What do you think? Does it make you want to read more? I hope so. I’ve never seen this type of premise before, so I hope it’s a fresh take on what will have some conspiracy theories thrown in. I’m still in the GMC mode (goals, motivation, conflict) and I think I’ve got most of it nailed down.

Here’s a look at four disasters and an ending:

1.The Concordance (a Vaedran Space Battleship) is shot at from Phobos (a moon of Mars) by a large spaceship with U.S.A. emblazoned on it’s side

2.Adam, two Vaedran Counselors, and a pilot are taken hostage

3.Admiral Esrith (Admiral of the Concordance) threatens to start an intergalactic war if the four men are not returned unharmed

4.General Yermolay proposes to destroy the Concordance, thus eliminating the threat and exposing the Black Government’s hidden agenda

5.Tremol and Keely McGuire propose a solution which will result in a happy ending

Stay tuned for more…

National Novel Writing Month

Yes, it’s November and I started NaNoWriMo again. I’m working on “The Return” even though I may change the name. I’m struggling with a secondary character that needs to be the hero and a former hero that needs to take a back seat.

The problem seems to be not fleshing out the characters before I started writing. I didn’t have a clear understanding of their goals, motivations and conflicts (GMC). Each character has them, even the villains. Without these three elements, you don’t know what the hero wants or why. You don’t know what the antagonist wants either and it’s important to know. In fact, knowing what the antagonist wants helps to set up the conflicts for the hero.

All these elements together helps to create a log line for the story.  That’s why I’ve been stuck in the same place (also because I haven’t had time to write). So writing this blog is forcing me to get back into writing. No matter how late it is, I can always MAKE time to write. I may not get any sleep, but I can MAKE time to write.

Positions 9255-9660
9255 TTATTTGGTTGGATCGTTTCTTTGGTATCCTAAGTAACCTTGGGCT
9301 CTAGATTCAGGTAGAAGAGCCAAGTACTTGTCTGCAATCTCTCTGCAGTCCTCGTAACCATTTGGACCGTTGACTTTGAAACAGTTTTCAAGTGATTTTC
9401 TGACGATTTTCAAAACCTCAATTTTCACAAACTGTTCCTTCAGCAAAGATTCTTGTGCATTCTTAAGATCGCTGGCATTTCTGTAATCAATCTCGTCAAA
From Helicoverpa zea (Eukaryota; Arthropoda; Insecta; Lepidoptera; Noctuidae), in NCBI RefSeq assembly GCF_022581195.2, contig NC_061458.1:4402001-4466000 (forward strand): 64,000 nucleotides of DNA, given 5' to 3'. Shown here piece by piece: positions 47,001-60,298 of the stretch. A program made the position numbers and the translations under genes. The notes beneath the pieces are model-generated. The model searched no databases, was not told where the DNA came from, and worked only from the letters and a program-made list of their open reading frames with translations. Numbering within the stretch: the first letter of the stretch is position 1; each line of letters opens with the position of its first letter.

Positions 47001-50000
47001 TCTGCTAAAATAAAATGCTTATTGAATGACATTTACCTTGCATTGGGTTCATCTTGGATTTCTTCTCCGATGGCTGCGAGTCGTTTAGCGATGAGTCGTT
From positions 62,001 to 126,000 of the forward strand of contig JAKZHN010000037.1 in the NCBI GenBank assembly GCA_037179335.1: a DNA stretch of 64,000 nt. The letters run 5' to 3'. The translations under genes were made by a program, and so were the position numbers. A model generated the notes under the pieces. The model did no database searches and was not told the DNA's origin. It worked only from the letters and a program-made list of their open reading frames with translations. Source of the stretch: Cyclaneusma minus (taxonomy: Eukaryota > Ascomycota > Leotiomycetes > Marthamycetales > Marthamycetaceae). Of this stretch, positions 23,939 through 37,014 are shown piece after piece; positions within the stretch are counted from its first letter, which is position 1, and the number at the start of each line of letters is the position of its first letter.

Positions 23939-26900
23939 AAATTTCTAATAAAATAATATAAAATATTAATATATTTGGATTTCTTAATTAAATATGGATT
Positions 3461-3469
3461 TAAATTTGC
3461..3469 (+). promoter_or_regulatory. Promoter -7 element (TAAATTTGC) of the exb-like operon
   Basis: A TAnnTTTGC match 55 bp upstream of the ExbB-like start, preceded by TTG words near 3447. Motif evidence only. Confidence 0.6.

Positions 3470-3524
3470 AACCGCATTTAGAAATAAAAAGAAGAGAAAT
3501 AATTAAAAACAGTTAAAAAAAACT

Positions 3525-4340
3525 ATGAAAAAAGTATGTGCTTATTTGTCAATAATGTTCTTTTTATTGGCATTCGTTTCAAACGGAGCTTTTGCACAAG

This is a start for now. Maybe by the end of the week I’ll have a log line to share with you along with a better title. Catch you later.

New Direction

While I’m trying to catch up on my own schedule for writing (an endless challenge), I’ve decided to edit another manuscript while preparing for NaNoWriMo in November.

I had planned to work on book 3 in The Vaedra Chronicles Series which I had titled “The Return” but I’ve taken a couple characters in a different direction. So while I set up the background for the characters and the catalyst, I will be editing my manuscript, “Between Heaven and Earth.” BH&E was written a few years ago as a paranormal adventure romance. It needs some tweaking and self-editing before I send it off to an editor. It may be book 2 in the Angel Series. Book 1, “The Quest,” also needs tweaking, re-writing, and self-editing (as soon as I can find it). I either imagined writing it, or I still have it in long-hand somewhere in a notebook. I remember the whole story, I just can’t locate it on my computer. However, I plan to release both of these two books next year. Once I get BH&E out to the editor, I plan to use NaNoWriMo (National Novel Writing Month) to work on book 3. I’ve debated on changing the title to Betrayed because that is the essence of the story. The theme may be something else.

While writing “The Abduction,” the essence of that story was abduction, but the theme was ‘home is where the heart is.’ In “Revenge,” the essence of that story was revenge, but the theme was ‘forgiveness.’ In “Between Heaven and Earth,” an angel must decide between both places. His heart can’t be on Earth while his spirit is in Heaven. The essence of the story is finding out where he belongs. The theme of the story is ‘our choices have consequences.’

Stay tuned and I’ll post the first chapter of “Between Heaven and Earth” next time.

Chapter One – Revenge by Ester Lopez

A couple of months ago, I meant to post Chapter One of Revenge and I got side tracked. So, without further delay…

Denoy, Planet Tarsius

Mariposa frowned at Berto. “Did you get in trouble today at the Academy?”

Berto sat by the fire pit, cooking a wild taffit bird on a makeshift spit. He tore off a leg and handed it to his sister. “Don’t eat the bones, Mariposa, and no, I didn’t get in trouble.” He took a bite of taffit. The juices from the succulent bird dripped down his chin. He wiped it off with the back of his hand. He was hungrier than he thought. The sweet aroma of the roasting bird had his stomach growling but the luscious taste made him forget how he had to live.

“I saw you talking to Headmaster Torres.” She took a bite of the leg, glancing up at him.

“Headmaster Torres found a job for me. I start tomorrow after classes. I’ll learn how to fix wing ships, then maybe cargo ships.”

“What about me? Who is going to watch me while you’re gone?”

He bowed his head. Seven anos was too young to leave alone, but he had been orphaned at that age with an infant sister to take care of.